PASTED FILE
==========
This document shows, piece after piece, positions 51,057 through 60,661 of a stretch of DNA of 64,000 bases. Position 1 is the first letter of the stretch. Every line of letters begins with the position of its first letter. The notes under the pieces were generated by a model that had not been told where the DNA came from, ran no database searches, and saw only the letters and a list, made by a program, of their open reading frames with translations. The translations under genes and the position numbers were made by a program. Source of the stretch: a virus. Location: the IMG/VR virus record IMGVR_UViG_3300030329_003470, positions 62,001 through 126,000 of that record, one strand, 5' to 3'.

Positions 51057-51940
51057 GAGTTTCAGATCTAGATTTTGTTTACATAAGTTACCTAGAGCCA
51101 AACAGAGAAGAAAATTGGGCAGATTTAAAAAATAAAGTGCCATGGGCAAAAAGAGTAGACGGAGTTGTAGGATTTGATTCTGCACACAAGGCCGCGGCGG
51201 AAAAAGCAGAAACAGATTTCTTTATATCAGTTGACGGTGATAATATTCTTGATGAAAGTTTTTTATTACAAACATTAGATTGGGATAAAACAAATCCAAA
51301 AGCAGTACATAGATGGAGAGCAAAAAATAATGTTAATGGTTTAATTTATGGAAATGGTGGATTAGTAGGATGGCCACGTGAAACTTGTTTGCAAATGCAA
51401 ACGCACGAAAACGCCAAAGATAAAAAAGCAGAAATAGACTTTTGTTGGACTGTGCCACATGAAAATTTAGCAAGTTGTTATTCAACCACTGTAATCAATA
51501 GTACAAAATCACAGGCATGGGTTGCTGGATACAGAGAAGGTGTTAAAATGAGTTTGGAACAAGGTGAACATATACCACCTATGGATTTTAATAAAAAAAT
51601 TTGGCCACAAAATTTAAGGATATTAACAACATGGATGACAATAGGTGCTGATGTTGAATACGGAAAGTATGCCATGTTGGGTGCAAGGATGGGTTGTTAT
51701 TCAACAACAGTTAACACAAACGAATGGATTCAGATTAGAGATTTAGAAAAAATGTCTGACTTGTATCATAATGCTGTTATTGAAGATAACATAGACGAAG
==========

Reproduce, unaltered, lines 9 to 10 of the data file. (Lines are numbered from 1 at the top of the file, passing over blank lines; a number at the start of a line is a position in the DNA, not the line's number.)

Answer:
51601 TTGGCCACAAAATTTAAGGATATTAACAACATGGATGACAATAGGTGCTGATGTTGAATACGGAAAGTATGCCATGTTGGGTGCAAGGATGGGTTGTTAT
51701 TCAACAACAGTTAACACAAACGAATGGATTCAGATTAGAGATTTAGAAAAAATGTCTGACTTGTATCATAATGCTGTTATTGAAGATAACATAGACGAAG